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Re: Evaluating PSPP
Re: Evaluating PSPP
Thu, 14 Aug 2008 09:57:46 -0400
Thunderbird 220.127.116.11 (X11/20080724)
Several people have responded to my original request for information.
Thank you. I will try to respond to what people have written below:
John Darrington wrote:
If you say what your company's needs are, then it'd be easier to
answer that question. Other uses have identified repeated measures
anova (aka GLM), factor analysis and reliability analysis as things
they need, so these are probably going to be implemented in future
releases. I personally have an interest in non-parametric statistics,
so you might see a few more of those too.
Also, a better output system is on the cards
( http://jstover.motd.org/cgi-bin/oddmuse.cgi/NewOutputGoals )
Like most companies (I assume) we have different "levels" of users. Most
of our SPSS users need to be able to open .sav files and generate
tables, cross-tabs, etc. for use in their reports. For these users, I
think the limited graphical output system is the biggest problem I can
see with us using PSPP. Being able to output the results to CSV (for
further analysis) and HTML (for cut/paste into a report) are both really
Other users, such as myself and a couple of others, write syntax and do
most of the actual analytical work. My existing syntax does use MANOVA
in a few places, which I can see is one function that PSPP does not
currently support. Factor analysis and reliability are also used quite
heavily. Based on your comments, I think PSPP is headed in all of the
I would also love to see syntax highlighting / line numbers in the
syntax editor. Since SPSS syntax is not something that has traditionally
been useful on a linux box, none of my favorite editors support syntax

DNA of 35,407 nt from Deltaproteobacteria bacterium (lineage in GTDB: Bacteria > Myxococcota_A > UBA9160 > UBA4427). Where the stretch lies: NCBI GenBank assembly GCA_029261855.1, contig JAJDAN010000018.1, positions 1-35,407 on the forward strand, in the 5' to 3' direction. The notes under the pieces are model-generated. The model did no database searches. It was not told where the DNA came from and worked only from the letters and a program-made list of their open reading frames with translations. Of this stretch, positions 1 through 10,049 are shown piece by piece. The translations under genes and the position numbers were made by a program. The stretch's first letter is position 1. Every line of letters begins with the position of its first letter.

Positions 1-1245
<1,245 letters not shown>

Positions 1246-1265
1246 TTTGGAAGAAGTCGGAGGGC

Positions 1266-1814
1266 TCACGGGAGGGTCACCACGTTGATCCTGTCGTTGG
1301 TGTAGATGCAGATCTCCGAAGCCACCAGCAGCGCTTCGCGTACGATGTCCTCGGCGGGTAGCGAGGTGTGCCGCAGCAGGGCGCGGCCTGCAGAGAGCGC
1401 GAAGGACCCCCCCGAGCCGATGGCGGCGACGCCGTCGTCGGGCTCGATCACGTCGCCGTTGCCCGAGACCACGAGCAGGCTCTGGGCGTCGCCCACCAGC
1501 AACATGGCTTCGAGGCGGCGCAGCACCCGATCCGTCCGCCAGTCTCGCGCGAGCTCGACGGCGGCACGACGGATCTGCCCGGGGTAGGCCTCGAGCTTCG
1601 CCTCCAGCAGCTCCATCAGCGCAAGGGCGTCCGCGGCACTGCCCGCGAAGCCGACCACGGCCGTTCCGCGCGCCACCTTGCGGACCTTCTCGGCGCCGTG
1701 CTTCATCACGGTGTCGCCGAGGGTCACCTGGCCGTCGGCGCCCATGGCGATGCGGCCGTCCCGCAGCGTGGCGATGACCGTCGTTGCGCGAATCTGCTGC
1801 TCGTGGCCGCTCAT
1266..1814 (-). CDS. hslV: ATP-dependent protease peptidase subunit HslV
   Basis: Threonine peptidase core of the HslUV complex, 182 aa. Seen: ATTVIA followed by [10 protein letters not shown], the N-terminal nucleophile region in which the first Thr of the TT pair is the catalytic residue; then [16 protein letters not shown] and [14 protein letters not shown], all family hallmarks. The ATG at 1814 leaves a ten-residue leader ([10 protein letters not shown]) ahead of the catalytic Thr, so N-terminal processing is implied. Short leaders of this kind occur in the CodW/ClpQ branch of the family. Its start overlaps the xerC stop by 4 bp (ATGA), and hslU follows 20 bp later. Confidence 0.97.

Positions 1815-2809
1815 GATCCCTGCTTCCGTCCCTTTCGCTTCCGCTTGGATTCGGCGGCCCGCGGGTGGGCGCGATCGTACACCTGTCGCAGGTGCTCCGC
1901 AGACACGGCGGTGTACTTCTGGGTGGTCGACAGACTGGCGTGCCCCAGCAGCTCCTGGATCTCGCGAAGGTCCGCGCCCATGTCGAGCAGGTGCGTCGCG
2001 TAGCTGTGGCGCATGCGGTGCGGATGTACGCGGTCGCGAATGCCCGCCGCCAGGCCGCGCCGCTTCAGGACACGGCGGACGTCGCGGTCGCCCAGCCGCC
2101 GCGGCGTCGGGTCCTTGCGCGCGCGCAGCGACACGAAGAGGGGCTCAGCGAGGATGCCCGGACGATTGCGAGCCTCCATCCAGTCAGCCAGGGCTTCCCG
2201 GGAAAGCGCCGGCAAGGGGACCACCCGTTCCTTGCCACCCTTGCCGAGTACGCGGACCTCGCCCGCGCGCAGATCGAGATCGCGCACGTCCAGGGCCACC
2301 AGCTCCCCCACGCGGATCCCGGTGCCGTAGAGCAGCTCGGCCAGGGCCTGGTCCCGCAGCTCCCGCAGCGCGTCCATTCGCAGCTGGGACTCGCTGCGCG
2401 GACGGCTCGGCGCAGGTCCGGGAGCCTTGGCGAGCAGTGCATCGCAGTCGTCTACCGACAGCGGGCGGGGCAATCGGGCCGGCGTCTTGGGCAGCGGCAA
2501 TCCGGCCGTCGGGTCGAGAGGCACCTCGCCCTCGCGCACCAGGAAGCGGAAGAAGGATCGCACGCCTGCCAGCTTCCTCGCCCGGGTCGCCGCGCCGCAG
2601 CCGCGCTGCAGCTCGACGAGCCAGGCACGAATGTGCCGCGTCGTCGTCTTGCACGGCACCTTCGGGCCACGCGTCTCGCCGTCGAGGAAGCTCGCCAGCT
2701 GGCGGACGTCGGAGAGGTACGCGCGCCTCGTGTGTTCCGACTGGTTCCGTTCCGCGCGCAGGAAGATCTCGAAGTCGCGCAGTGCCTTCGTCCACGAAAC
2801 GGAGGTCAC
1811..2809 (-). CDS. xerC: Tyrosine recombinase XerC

highlighting and I have tried to use/maintain a vi syntax file, but it
would be nice to have something more complete/integrated.
I also do some GIS work, but I've been doing more and more of this in
R-CRAN and that will probably not change in the foreseeable future.
I agree. As SPSS users familiarize themselves with Python I fully expect
SPSS syntax to increasingly rely on Python, which will make for some
interesting looking syntax. Any mixing of PSPP syntax and python will
make syntax highlighting increasingly important.
A python interface is something that I think should definitely be
When I mentioned R-CRAN on this thread I was a little worried that I
might get flamed (vi v. emacs anyone?). Fortunately, I can see that this
isn't going to be an issue. I myself have not done any speed comparisons
between R and PSPP, but speed isn't why I mentioned R-CRAN. For what it
is worth, R-CRAN is an important tool in academic statistics. R already
has far more features than SPSS-base or PSPP. SPSS appears to have
developed an R plug-in for newer versions of SPSS to let advanced SPSS
users take advantage of these tools.. I don't think they have any
intention of ever replacing their engine with R's. Nor do I think PSPP
should replace it's engine with R's. The PSPP FAQ does a good job of
explaining why this wouldn't be a good idea.
With regard to R integration, most people seem to suggest that
spss/pspp could be a front-end to R's engine. That might be useful,
but I'd be much more interested in the opposite; would it be possible
to use R's syntax with PSPP's back-end? A few simple tests should
convince you that PSPP is magnetudes faster than R, so I'm not keen on
the former option.
That being said, I think a plug-in could be useful for two reasons.
1) If SPSS does it, users like me will eventually get some syntax from
someone that relies on the R plug-in. I'd like to be able to run this
syntax in PSPP.
2) R-CRAN has a wealth of useful tools that PSPP does not have. There
are some domains, such as GIS, that PSPP is not really well suited for.
If I can use R via PSPP, then I can save myself having to output my data
structure from PSPP and import it into R, and let the plug-in do all
that for me. This is time effective AND less error prone. I think there
are some good arguments for giving access to R's functions via the
syntax/command-line but not via the menu system.
I do agree, it would be really neat if we could use R syntax in PSPP.
Andrew Choens, MSW
Research Policy Analyst
Hornby Zeller Associates, Inc.
(518) 273 - 1614